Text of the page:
"The way the wind pattern flows across the mountains causes mountain wave turbulence,” said Tanya Gatlin, an aviation professor at Metropolitan State University of Denver. She also flies as an airline pilot.
"The pilots are trained to handle that and the airplanes are very much designed and built to be able to structurally support that jarring and that kind of turbulence," said Gatlin.
While the sudden shifts can be scary, pilots say the biggest threats are injuries inside the cabin.
In 2015, 21 passengers and crew members were hurt due to turbulence, according to FAA data. Thirty-one people were injured in 2014.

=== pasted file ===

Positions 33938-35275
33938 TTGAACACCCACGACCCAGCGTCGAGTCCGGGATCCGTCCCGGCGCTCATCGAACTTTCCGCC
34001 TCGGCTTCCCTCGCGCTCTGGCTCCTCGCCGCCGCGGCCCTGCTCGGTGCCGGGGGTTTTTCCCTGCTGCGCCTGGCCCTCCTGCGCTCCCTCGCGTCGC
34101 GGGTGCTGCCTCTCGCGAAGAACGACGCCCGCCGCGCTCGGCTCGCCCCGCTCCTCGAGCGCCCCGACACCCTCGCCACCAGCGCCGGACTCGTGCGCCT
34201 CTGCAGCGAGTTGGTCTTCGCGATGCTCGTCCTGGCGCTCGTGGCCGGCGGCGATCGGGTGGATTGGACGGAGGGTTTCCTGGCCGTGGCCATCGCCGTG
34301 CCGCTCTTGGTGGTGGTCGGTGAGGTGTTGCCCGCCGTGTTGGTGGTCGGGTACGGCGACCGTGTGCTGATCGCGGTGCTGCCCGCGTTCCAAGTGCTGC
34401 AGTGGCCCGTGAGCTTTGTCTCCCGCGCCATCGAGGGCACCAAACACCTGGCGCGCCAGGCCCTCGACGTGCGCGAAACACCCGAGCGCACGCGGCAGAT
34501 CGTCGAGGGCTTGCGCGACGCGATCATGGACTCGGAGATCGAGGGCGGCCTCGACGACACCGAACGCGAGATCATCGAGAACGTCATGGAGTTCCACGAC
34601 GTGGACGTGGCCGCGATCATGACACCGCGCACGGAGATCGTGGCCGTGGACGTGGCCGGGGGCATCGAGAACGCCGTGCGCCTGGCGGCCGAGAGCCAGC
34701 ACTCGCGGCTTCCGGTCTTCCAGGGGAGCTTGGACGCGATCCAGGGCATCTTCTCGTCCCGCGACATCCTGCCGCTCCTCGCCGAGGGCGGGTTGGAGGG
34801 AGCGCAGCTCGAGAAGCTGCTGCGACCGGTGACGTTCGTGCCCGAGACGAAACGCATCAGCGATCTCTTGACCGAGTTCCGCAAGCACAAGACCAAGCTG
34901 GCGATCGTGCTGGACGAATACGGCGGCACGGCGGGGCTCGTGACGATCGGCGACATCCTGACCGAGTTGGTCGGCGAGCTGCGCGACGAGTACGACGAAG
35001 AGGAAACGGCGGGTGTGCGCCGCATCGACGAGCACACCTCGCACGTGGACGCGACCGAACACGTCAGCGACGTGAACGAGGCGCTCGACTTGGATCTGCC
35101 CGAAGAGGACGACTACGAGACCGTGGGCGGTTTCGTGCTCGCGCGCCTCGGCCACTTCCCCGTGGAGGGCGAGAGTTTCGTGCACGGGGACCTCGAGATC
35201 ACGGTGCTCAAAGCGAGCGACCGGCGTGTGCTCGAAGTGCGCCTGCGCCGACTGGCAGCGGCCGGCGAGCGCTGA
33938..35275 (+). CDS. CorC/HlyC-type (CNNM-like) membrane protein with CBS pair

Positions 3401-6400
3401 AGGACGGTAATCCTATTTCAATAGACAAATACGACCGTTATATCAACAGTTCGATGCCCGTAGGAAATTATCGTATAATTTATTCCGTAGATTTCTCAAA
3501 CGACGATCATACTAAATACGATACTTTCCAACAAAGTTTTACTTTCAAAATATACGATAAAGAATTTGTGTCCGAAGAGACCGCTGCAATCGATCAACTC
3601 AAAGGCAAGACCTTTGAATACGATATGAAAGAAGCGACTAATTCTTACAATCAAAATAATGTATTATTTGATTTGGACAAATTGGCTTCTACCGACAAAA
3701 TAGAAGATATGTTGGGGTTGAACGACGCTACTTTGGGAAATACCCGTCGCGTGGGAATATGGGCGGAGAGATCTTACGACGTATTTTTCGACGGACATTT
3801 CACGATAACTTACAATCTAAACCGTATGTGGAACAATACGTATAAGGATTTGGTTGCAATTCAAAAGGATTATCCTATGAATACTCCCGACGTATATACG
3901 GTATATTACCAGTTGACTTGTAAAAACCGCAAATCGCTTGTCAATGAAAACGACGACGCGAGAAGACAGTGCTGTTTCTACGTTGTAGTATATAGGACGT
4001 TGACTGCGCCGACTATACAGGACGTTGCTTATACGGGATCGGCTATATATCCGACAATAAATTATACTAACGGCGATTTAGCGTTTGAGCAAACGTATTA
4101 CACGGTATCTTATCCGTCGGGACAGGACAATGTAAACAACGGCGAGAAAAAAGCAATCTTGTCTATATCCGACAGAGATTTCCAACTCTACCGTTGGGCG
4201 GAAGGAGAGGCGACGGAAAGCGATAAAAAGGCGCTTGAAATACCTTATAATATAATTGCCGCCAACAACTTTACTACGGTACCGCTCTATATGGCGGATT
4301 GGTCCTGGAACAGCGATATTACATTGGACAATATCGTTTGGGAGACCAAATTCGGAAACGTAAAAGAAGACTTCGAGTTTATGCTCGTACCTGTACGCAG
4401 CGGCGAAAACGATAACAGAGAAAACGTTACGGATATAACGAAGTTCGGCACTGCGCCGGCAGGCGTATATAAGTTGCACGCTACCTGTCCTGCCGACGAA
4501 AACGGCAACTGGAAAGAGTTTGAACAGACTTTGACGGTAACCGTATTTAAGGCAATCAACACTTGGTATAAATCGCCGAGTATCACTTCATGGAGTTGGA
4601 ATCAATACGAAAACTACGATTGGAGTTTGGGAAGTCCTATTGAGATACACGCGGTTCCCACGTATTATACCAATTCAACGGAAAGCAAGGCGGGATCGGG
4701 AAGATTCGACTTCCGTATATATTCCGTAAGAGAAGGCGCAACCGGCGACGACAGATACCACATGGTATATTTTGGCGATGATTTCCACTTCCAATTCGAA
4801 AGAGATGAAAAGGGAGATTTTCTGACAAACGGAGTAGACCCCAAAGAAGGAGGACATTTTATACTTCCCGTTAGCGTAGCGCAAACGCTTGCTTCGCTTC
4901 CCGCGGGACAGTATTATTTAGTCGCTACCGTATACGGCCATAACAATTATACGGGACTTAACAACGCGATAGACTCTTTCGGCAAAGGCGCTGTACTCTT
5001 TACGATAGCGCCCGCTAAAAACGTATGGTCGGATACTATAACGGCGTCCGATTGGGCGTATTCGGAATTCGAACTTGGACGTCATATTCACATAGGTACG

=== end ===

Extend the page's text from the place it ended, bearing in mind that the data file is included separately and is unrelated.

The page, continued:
"When our seat belt signs are on, they're on for a reason, and it's in the interest of safety," said Gatlin.
Gatlin compares flying through turbulence to boating on rough water.
Pilots depend on reports from other crews in the sky in order to avoid it.
"We do everything we can to try and provide a smooth ride, whether that means climbing or descending, but sometimes on certain days, you just can't get out of it, no matter where you're at," Gatlin says.